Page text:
4. In Figure 2, what do authors mean by “no primary study” as a means of exclusion? Also, authors exclude studies based on no osteochondral defect, however throughout the article it is stated that cartilage regeneration with bone marrow stimulation is being assessed. In the case of microfracture or abrasion, it would be possible to have a full thickness cartilage defect. I assume all included studies were osteochondral defects and full thickness defects, and only partial thickness defects were excluded. Please clarify.
Findings are valid, and the authors can clearly say the presence of a biomaterial improves cartilage regenerations and the addition of a biological cue further improves the regeneration. However, the authors should be cautious in saying that there is no effect from the other subgroups analysed. Many of these other subgroups depend on multiple factors to have an effect and the number of studies performed becomes limited, thus the grouping of the meta-analysis might be too general or limited to pick up effects from animal model, defect location, follow up time, and defect size. Specifically related comments are below.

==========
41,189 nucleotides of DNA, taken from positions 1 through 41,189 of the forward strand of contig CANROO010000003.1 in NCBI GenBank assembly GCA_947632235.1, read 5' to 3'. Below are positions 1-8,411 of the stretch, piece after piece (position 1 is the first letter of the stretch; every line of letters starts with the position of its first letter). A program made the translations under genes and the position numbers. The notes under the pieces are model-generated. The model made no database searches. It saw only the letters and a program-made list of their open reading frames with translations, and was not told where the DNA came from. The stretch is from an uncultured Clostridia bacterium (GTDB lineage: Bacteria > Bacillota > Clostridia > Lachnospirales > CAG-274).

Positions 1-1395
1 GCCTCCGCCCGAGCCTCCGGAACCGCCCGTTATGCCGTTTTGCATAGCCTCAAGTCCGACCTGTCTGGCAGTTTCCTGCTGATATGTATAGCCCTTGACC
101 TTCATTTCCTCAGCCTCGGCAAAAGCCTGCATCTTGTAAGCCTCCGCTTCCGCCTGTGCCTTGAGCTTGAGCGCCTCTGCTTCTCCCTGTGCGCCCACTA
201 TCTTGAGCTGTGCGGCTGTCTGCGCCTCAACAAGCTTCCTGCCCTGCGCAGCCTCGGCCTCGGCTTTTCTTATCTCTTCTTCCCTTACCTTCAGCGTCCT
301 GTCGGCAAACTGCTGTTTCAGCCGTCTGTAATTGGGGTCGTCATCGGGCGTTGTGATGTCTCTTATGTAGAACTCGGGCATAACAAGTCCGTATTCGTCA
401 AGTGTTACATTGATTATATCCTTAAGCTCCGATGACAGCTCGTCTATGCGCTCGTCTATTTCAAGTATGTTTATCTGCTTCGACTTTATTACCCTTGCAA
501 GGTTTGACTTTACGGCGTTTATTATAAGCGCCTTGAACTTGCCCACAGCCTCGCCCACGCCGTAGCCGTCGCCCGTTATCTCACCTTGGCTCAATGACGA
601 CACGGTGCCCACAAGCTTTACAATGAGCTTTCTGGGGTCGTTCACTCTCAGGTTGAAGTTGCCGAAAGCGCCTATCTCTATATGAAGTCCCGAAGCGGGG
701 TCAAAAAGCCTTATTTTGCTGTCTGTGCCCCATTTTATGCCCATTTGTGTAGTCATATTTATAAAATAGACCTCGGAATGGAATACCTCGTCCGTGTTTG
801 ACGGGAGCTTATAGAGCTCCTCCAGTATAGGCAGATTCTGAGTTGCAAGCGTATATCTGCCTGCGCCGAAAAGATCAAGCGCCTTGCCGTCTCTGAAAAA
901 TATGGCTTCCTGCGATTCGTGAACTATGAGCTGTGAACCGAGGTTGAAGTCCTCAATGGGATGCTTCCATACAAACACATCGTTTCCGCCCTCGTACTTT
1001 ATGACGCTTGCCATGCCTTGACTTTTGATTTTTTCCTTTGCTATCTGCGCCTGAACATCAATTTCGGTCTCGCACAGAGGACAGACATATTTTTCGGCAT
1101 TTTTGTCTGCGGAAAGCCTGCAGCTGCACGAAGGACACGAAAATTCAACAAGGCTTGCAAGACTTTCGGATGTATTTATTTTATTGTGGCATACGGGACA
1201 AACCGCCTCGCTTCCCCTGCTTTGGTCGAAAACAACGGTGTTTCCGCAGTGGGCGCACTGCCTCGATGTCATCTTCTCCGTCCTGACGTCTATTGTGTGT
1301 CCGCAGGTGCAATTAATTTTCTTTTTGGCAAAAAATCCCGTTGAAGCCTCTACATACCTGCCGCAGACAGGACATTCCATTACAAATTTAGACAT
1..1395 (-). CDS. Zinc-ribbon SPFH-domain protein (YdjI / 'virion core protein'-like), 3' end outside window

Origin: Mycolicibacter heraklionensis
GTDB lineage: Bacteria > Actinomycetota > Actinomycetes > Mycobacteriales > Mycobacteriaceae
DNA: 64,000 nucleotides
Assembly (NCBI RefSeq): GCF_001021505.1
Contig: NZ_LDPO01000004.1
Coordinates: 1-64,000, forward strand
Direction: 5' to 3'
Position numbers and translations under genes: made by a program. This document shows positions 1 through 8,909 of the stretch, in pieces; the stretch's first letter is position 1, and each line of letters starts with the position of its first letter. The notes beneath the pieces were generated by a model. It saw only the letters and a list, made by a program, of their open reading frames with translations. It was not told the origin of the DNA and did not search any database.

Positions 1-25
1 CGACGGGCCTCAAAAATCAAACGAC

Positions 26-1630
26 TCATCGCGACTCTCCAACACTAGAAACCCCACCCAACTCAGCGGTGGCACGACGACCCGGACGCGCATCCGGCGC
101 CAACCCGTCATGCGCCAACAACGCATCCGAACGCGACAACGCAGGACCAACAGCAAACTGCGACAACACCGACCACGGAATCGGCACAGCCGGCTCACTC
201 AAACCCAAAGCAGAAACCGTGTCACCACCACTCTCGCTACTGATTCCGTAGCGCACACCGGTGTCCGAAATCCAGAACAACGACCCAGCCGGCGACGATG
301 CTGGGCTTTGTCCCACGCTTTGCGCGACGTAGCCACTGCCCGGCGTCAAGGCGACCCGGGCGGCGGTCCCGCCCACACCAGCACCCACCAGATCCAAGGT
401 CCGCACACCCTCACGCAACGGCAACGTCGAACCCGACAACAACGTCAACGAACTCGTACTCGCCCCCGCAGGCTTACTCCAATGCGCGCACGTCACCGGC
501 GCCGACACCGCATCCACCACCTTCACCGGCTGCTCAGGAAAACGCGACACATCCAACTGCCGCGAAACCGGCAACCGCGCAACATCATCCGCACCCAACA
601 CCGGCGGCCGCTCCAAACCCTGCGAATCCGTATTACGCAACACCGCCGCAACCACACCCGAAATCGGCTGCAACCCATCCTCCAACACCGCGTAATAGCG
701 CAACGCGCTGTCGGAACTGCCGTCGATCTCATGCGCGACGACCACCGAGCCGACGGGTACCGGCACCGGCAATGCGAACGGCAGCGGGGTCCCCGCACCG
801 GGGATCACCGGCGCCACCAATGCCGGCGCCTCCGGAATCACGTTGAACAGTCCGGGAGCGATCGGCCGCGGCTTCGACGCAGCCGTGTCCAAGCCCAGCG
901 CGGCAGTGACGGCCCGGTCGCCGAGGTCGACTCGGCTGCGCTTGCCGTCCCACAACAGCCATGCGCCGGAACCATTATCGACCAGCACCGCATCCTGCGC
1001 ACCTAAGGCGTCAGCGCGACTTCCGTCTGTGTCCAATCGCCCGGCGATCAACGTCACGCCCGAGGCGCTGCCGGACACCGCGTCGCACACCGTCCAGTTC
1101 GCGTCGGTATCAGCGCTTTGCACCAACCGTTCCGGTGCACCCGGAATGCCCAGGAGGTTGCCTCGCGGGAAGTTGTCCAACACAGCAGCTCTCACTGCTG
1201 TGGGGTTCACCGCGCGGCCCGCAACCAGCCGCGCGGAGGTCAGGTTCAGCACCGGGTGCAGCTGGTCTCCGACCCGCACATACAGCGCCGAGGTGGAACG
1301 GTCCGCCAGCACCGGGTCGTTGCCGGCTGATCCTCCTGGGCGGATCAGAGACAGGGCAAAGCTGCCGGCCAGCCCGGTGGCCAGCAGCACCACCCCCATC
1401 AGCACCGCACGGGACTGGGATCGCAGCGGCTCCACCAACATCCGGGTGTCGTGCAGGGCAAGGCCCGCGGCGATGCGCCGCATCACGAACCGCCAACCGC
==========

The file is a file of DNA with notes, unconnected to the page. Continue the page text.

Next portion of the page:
1. In the 4th paragraph of the discussion, lines 491-493, the authors state their analysis did not confirm a finding of Chen at al showing improved chondrogenesis in trochlear versus chondylar cartilage. I would assume degree of healing in different implant locations would depend greatly on animal model used, follow up time, and rehab protocol (ie intermittent active motion, continuous passive motion, or immobilization) which would have major effects on the loading environment of the implant. It seems that in order to make a conclusion on the effect of implant location further subgrouping into animal model, follow up time, and rehab protocol would be needed and in this case the power of the analysis would most likely become too low. Further, in line 566 the authors state no differences were found between animal models in the review. Degree of healing in particular animal models is most likely affected by implant location, defect size and rehab routine. Some discussion on the multiple factors effecting degree of healing in implant locations and animal models and any trends observed in the data/study setups would be further informative.
2. In the discussion the authors comment some on the effect of defect size. Defect size should have a major effect on the ultimate success of an implant and is most like one of the major contributors to inconsistencies between in vivo studies. It would be interesting to expand the meta-analysis to defect size with sub-populations of animal model to account for size of the joint (or large animal vs small animal), or just within the rabbit model since it appears most studies have been performed in this model. Possibly this could stress the importance of moving toward critical sized defects or defect sizes that correlate to human defect sizes.